143                                HISTORY OF THE SEVENTY-EIGHTH REGIMENT O.V.V.I.

jacket by a ball. So much for the Seventy-Eighth, who were victorious at the skirmish near Clinton, Miss., July 16, 1863.

           Since crossing the Mississippi river we have marched about three hundred and fifty miles, and have endured hardships that no other troops have done in the same space of time, and doing as much good as we have accomplished. At the siege of Vicksburg we were always on hand when duty called, and ready to face the foe when ordered.

           While at Bovina the members of Company E took it into their heads to make our Colonel a present of a set of shoulder straps. And you know whatever they undertake to do they generally go through with. Below I give you the note accompanying the present, and also Colonel Wiles' reply:

July 9, 1863.


           Sir: – On behalf of the members of Company E, I herewith present to you a set of shoulder-straps, thus showing our respect toward you as a man, and placing our entire confidence in you as a commanding officer. Hoping this act will meet with your approval, I remain

Your obedient servant,

                    AD. A. ADAIR, Sergeant Company E.


July 10, 1863. }


           It certainly affords me unfeigned pleasure, as well as a very pleasant surprise, to receive and accept through you, Sergeant, the very handsome present I have received from that gallant company which you represent. Such a manifestation coming from the "boys" renders the act more dear to me, and is more of a compliment than it would be coming from the Governor of our State. I feel proud that my conduct has met the approval of the men I have the honor to command, and I shall endeavor to sustain that relation to the extent of my ability.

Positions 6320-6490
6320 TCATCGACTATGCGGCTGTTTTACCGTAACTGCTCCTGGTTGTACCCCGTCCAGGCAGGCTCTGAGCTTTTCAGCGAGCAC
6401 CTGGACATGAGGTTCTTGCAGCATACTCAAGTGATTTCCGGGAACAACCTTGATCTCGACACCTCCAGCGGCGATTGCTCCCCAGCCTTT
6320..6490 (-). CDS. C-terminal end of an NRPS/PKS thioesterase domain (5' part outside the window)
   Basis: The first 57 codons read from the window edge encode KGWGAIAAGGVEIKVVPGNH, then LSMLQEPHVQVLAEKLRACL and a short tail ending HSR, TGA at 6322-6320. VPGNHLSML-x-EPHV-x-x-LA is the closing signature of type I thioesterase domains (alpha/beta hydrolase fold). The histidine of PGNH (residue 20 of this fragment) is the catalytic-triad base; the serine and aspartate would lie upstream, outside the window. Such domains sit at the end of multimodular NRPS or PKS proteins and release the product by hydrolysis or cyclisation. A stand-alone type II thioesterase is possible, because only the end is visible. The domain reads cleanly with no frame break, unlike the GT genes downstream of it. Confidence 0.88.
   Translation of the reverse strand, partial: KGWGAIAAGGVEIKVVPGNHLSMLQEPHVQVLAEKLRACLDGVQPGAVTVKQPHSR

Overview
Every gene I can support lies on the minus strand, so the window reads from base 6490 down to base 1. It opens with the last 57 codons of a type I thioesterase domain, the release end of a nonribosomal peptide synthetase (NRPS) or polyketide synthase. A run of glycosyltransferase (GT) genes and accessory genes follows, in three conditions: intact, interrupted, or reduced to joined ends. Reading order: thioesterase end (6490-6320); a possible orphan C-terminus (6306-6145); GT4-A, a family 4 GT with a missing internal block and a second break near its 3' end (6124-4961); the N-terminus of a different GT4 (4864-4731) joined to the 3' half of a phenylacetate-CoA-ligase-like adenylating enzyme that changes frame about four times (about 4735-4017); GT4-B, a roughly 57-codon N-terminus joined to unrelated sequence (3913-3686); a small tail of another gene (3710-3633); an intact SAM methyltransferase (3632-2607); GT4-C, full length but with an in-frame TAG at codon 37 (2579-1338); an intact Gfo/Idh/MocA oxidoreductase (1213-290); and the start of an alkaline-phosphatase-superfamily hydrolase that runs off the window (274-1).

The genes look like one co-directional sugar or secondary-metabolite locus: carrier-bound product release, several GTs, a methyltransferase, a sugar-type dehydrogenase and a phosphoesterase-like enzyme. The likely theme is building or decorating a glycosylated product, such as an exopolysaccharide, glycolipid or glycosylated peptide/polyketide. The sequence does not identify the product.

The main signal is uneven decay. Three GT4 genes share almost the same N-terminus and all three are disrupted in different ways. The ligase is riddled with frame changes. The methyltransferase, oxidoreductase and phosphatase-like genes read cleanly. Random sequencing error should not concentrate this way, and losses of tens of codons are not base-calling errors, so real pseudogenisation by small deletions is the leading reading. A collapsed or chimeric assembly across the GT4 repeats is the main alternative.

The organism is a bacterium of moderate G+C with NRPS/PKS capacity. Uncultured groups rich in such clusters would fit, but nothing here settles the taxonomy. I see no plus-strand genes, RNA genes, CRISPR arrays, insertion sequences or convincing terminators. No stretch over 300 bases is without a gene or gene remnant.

I also regard it as no unmeaning tribute, for the donors and my-self have been together on more than one occasion where it tried men's souls. Members of Company E, again I thank you.

                  G. F. WILES, Lieutenant Colonel Commanding.

           Our duty continues heavy – furnishing pickets, provost guards and forage details every day, these having nearly half the regiment on duty daily. By going into the country a short distance, roasting ears, melons, peaches and apples can be had in abundance. And the boys are always ready for duty when there is foraging to be done.

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